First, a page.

Flg. 1 is a perspectlve vlew of the preferred embodlment of the skate, for the rlght foot, wlth the wheels not shown;
Flg. 2 ls an exploded perspectlve correspondlng to Flg. l;
Flg. 3 ls a slde elevatlon vlew of the skate;
Flg. 4 ls another slde elevatlon vlew, showlng plvotlng of the cuff;
Flg. 5 ls a rear vlew of the skate, showlng cantlng of the cuff;

Fiq. 6 ls a ~ersPective vlew of the "rlbbed lock" assemblv whlch ~ermits the cantinq of the cuff:
Fiq. 7 ls an ex~loded cross-sectlon of the rlbbed lock assembl~:

;. j-, Fig. 8 is a cross-section of the assembled ribbed lock assembly;
Fig. 9 is a bottom view of the chassis;
Fig. 10 is a rear view of the chassis;
Fig. 11 is a side elevation view of the chassis;
Fig. 12 is a side elevation view of the medial side of the boot;
Fig. 13 is a side elevation view of the lateral side of the boot;
Fig. 14 is a plan view of the cuff, laid out flat;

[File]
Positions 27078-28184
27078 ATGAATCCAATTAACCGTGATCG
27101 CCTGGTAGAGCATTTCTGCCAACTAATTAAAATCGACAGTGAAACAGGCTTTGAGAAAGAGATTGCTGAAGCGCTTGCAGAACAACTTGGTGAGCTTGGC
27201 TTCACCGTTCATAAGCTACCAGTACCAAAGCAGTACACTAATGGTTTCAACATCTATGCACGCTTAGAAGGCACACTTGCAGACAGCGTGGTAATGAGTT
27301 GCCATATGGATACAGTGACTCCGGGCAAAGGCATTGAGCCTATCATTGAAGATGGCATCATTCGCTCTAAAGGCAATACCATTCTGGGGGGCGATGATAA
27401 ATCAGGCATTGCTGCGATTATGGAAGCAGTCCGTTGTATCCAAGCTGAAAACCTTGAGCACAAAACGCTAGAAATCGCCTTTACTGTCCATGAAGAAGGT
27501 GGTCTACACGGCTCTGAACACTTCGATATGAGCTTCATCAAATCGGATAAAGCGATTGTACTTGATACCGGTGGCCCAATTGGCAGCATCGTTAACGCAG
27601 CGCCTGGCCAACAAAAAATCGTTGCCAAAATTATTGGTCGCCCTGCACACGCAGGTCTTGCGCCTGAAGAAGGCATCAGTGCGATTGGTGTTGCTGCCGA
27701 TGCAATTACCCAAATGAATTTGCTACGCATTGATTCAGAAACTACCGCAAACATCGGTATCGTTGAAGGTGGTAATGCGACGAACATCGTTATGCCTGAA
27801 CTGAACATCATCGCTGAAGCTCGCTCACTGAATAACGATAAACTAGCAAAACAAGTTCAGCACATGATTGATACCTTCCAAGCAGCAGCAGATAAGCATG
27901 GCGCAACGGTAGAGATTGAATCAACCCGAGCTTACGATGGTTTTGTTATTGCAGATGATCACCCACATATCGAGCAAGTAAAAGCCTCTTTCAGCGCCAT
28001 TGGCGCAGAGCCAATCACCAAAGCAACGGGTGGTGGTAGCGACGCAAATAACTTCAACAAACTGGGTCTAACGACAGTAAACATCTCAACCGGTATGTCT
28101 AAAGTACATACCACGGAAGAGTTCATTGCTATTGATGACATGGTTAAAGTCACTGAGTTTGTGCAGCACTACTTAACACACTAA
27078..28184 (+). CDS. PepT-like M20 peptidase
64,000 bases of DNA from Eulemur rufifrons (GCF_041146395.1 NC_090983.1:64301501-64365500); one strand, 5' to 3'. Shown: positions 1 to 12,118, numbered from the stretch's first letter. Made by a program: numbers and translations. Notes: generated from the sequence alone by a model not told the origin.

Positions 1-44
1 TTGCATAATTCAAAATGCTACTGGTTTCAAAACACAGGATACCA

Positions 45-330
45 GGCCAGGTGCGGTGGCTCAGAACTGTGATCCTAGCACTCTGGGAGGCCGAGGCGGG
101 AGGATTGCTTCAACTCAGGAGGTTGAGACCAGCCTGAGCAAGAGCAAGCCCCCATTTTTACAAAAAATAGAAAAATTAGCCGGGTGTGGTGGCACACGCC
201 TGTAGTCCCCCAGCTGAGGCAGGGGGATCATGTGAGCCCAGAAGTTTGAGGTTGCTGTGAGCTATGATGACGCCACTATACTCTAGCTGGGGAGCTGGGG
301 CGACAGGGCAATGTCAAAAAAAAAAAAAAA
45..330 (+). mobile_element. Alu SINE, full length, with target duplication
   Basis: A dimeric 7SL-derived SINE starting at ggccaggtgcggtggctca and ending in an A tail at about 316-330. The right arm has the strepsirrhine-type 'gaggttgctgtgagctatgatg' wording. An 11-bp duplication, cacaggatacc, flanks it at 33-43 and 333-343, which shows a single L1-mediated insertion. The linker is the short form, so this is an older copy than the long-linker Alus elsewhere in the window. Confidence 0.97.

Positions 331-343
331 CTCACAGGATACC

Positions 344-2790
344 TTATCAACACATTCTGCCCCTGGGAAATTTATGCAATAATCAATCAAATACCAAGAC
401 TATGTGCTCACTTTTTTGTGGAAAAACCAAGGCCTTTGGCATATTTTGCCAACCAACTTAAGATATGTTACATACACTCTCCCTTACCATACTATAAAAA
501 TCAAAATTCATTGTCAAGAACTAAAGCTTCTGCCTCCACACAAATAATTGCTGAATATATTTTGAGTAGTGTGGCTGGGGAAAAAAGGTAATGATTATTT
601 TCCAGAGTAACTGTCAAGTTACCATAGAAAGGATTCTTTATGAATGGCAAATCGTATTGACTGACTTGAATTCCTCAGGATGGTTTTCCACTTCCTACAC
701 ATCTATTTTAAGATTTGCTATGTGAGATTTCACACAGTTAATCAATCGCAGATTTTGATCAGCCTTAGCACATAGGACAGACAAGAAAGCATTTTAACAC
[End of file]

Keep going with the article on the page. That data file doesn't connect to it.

Fig. 15 is a plan view of the ankle strap, laid out flat;
Fig. 16 is a side view of the ankle strap, corresponding to Fig. 15; and Fig. 17 is a lateral cross-section showing the chassis, boot, cuff and liner.
Referring now to Figs. 1, 2 and 3 primarily, the main components of the skate are: a chassis 1, which carries wheels 2; a boot 3; a liner 4; and a cuff 5. The chassis (shown by itself in Figs. 9 - 11) includes a main portion or base 50, a heel portion 52, and medial and lateral wing portions 6 and 7 respectively, projecting upwardly adjacent the heel portion 52. The main portion, heel portion and wing portions together define a heel box area. The wing portions include cutout areas 8 to receive projections 9 which extend from the boot 3.
The boot 3 (shown by itself in Figs. 12 and 13) is positioned above the chassis, between the wing portions 6 and 7, with the projections 9 positioned in the cutout areas 8.
The boot is secured to the chassis by fore and aft bolts and washers 10 which pass through holes 11 in the sole of the boot. The forward one of the holes 11 is preferably elongated laterally so that the user may adjust the boot to toe in or toe out relative to the chassis, according to personal preference.